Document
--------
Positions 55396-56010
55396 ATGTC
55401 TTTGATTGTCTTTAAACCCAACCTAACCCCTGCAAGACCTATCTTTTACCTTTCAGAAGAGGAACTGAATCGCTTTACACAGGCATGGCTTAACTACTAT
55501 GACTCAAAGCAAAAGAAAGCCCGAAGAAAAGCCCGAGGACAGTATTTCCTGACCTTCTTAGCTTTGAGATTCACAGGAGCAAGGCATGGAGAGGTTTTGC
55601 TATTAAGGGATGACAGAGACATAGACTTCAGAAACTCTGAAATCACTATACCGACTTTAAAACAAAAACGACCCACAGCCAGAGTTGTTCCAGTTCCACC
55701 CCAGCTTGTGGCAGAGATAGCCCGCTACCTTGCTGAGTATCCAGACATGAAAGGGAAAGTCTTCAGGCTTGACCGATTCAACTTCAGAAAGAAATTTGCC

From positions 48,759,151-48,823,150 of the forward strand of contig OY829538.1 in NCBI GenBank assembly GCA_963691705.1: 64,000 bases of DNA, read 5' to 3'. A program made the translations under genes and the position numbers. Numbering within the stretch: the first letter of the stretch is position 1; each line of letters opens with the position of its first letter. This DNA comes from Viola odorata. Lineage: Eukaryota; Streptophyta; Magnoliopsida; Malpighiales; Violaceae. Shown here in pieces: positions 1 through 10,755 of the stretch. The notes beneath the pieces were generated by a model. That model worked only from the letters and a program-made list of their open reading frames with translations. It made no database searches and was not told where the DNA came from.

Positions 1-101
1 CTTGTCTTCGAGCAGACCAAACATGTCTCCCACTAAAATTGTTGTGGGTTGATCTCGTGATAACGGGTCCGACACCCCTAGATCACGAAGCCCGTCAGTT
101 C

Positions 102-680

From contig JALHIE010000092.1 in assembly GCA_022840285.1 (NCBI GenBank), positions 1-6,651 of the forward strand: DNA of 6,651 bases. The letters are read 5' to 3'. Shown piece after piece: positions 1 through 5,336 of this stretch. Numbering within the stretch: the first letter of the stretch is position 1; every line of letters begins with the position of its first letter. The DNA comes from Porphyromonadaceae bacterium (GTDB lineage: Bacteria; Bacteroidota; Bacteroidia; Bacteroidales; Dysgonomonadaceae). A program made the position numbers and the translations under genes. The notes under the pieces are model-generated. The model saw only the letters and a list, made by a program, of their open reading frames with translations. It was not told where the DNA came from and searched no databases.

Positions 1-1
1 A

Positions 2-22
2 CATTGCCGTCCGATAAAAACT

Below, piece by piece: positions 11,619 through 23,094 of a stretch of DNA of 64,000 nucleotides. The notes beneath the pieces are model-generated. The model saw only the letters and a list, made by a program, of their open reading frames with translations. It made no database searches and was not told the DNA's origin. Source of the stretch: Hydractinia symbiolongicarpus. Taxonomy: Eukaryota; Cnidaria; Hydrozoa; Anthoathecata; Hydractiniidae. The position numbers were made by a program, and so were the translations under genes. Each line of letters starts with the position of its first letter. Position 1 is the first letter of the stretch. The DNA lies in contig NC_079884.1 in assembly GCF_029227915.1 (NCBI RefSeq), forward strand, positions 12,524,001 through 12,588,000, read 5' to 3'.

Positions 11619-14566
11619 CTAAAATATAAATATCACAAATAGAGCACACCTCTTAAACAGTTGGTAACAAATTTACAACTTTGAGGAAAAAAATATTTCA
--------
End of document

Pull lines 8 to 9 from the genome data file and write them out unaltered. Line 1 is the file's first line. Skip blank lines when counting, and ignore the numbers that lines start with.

Positions 1-101
1 CTTGTCTTCGAGCAGACCAAACATGTCTCCCACTAAAATTGTTGTGGGTTGATCTCGTGATAACGGGTCCGACACCCCTAGATCACGAAGCCCGTCAGTT